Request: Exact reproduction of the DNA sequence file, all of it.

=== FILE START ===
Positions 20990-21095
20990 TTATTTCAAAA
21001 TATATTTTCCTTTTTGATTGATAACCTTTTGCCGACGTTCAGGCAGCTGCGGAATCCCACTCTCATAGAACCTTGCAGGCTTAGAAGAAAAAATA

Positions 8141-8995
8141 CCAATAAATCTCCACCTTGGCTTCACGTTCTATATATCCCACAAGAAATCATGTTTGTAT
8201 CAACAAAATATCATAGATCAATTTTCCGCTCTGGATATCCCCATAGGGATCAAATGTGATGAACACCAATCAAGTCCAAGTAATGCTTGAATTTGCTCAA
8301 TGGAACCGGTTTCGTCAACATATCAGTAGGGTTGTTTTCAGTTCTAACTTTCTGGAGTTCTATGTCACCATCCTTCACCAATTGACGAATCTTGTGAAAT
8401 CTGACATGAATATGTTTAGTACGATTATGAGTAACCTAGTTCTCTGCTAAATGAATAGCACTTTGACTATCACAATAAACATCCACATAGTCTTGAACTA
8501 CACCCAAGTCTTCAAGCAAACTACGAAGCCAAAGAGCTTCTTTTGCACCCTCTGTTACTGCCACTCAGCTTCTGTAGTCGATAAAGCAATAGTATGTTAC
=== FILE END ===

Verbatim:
Positions 20990-21095
20990 TTATTTCAAAA
21001 TATATTTTCCTTTTTGATTGATAACCTTTTGCCGACGTTCAGGCAGCTGCGGAATCCCACTCTCATAGAACCTTGCAGGCTTAGAAGAAAAAATA

Positions 8141-8995
8141 CCAATAAATCTCCACCTTGGCTTCACGTTCTATATATCCCACAAGAAATCATGTTTGTAT
8201 CAACAAAATATCATAGATCAATTTTCCGCTCTGGATATCCCCATAGGGATCAAATGTGATGAACACCAATCAAGTCCAAGTAATGCTTGAATTTGCTCAA
8301 TGGAACCGGTTTCGTCAACATATCAGTAGGGTTGTTTTCAGTTCTAACTTTCTGGAGTTCTATGTCACCATCCTTCACCAATTGACGAATCTTGTGAAAT
8401 CTGACATGAATATGTTTAGTACGATTATGAGTAACCTAGTTCTCTGCTAAATGAATAGCACTTTGACTATCACAATAAACATCCACATAGTCTTGAACTA
8501 CACCCAAGTCTTCAAGCAAACTACGAAGCCAAAGAGCTTCTTTTGCACCCTCTGTTACTGCCACTCAGCTTCTGTAGTCGATAAAGCAATAGTATGTTAC